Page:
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Paris - Around Town : Jardin des Plantes Quarter (part 1)

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Traditionally one of the most peaceful areas of Paris, the medicinal herb gardens which give the quarter its name were established here in 1626. It retained a rural atmosphere until the 19th century, when the city’s population expanded and the surrounding streets were built up. Near the gardens is the Arènes de Lutèce, a well-preserved Roman amphitheatre. The rue Mouffetard, winding down the hill from the bustling place de la Contrescarpe, dates from medieval times and has one of the best markets in the city. The area is also home to a sizeable Muslim community, focused on the Institut du Monde Arabe cultural centre and the Paris Mosque. In contrast to the striking Islamic architecture are the grey slab 1960s buildings of Paris University’s Jussieu Campus.

French North Africa

France has always had close connections with North Africa, though not always harmonious. Its annexation of Algeria in 1834 led to the long and bloody Algerian war of Liberation (1954–62). Relations with Tunisia, which it governed from 1883 to 1956, and Morocco, also granted independence in 1956, were better. Many North Africans now live in Paris.



Sights

  1. Jardin des Plantes

    The 17th-century royal medicinal herb garden was planted by Jean Hérouard and Guy de la Brosse, physicians to Louis XIII. Opened to the public in 1640, it flourished under the curatorship of Comte de Buffon. It contains some 10,000 species, including the first Cedar of Lebanon planted in a French tropical greenhouse, and Alpine, rose and winter gardens (see Jardine des Plantes Sights).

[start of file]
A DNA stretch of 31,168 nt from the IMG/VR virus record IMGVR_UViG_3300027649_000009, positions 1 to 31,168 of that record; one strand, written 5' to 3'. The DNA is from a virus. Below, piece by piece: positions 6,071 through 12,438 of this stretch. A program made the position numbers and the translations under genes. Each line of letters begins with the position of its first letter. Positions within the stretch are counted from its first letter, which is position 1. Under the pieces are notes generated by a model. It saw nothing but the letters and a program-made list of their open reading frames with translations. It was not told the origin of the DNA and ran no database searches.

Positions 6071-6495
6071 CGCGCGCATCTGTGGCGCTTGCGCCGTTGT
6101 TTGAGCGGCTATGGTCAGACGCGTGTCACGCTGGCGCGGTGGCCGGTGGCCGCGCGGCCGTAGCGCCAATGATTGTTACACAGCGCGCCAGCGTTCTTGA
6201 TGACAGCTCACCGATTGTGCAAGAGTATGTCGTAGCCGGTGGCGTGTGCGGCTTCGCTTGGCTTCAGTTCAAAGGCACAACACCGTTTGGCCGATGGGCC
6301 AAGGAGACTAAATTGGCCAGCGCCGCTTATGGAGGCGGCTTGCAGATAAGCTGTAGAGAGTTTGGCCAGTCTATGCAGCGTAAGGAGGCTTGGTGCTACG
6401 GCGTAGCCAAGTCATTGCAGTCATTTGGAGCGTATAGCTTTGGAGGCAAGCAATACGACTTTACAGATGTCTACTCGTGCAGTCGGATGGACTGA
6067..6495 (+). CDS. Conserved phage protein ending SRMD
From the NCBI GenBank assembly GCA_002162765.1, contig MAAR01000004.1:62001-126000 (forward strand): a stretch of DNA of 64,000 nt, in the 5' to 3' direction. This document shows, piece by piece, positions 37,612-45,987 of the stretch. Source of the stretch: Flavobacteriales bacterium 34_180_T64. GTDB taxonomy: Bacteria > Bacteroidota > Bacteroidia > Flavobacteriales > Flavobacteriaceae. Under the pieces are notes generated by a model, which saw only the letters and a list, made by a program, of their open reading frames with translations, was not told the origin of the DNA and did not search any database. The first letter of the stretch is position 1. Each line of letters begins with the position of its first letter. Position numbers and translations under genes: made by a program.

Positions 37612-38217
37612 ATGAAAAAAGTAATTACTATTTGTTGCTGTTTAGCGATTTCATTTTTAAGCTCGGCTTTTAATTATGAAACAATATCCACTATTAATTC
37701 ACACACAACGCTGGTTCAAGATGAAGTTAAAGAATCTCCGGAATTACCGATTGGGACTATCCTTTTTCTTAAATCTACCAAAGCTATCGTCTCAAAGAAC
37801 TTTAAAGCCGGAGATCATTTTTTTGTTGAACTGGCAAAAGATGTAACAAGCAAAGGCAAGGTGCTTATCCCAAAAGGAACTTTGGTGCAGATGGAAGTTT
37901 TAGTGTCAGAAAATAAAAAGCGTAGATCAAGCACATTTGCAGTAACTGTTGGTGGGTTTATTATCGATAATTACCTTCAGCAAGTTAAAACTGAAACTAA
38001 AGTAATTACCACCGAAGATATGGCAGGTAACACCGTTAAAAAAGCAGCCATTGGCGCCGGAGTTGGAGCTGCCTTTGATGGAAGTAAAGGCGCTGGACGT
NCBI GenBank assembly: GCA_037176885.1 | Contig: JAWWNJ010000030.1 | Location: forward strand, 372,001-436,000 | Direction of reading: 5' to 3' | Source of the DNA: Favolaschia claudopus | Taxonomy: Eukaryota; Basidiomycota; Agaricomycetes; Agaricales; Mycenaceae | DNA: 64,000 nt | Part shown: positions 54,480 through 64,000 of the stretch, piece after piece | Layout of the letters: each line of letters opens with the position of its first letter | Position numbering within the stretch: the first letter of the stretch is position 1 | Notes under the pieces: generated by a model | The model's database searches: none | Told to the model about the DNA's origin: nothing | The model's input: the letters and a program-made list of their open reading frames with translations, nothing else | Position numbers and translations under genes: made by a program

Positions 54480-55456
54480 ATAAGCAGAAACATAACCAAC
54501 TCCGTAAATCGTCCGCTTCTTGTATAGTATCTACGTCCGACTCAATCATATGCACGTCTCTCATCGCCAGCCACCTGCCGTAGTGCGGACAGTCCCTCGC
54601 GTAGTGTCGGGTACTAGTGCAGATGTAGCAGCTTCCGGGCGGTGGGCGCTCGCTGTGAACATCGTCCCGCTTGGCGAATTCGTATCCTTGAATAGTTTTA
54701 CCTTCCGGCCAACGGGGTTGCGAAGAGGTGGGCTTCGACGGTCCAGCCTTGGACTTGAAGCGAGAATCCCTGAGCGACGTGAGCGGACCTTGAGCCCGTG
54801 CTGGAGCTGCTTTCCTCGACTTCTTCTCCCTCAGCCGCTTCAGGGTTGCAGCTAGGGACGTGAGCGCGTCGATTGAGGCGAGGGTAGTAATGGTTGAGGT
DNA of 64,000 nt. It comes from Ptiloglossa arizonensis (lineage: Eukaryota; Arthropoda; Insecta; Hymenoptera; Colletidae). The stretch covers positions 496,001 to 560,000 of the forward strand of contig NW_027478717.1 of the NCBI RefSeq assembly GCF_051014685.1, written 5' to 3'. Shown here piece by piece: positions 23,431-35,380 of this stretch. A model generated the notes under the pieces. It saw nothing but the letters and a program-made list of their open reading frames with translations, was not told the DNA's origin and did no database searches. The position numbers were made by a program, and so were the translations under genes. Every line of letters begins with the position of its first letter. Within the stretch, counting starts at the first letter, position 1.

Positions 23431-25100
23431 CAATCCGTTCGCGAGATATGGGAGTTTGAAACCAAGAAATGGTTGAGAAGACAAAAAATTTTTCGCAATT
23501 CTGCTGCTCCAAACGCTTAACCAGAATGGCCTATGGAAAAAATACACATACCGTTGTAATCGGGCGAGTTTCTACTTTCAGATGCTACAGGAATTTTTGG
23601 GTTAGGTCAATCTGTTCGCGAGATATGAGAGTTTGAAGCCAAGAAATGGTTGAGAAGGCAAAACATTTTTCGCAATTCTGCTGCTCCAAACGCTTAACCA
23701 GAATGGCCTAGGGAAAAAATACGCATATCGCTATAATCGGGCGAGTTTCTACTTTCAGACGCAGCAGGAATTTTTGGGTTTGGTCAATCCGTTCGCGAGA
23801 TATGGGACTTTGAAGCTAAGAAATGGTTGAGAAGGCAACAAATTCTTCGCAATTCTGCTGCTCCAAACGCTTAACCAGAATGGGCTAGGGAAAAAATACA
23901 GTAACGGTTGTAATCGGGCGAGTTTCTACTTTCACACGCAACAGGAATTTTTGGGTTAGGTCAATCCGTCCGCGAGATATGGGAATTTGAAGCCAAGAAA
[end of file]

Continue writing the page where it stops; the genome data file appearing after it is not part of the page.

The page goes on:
• 57 rue Cuvier, 75005

    • 01 40 79 30 00

    • Open 8am–5:30pm daily, to 6pm summer

    Jardin des Plantes
  2. Muséum National d’Histoire Naturelle

    Separate pavilions in the Jardin des Plantes house exhibits on anatomy, fossils, geology, mineralogy and insects. The Grande Galerie de l’Evolution is a magnificent collection of stuffed African mammals, a giant whale skeleton and an endangered species exhibit .

    • 57 rue Cuvier, 75005

    • Pavilions: open 10am–5pm Wed–Mon; Evolution Gallery: open 10am–6pm Wed–Mon

    • Closed 1 May

    • Admission charge

    • www.mnhn.fr

  3. Ménagerie

    The country’s oldest public zoo was founded during the Revolution to house the four surviving animals from the royal menagerie at Versailles. Other animals were donated from circuses and abroad, but during the Siege of Paris in 1870–71 the unfortunate creatures were eaten by hungry citizens. A favourite with children , the zoo has since been restocked.

    • Jardin des Plantes, 75005

    • Open 9am–5pm daily

    • Admission charge

    Riding a stone hippopotamus at the Ménagerie
  4. Institut du Monde Arabe

    This institute was founded in 1980 to promote cultural relations between France and the Arab world. The stunning building (1987) designed by architect Jean Nouvel eatures a southern wall of 1,600 photo-sensitive metal screens that open and close like camera apertures to regulate light entering the building. The design is based on the latticed wooden screens of Islamic architecture. Inside are seven floors of Islamic artworks, from 9th-century ceramics to contemporary art, and a fine restaurant.

    • 1 rue des Fossés-St-Bernard, 75005

    • 01 40 51 38 11

    • Open 10am– 6pm Tue–Sun

    • Admission charge

    • www.imarabe.org

    Institut du Monde Arabe
  5. Mosquée de Paris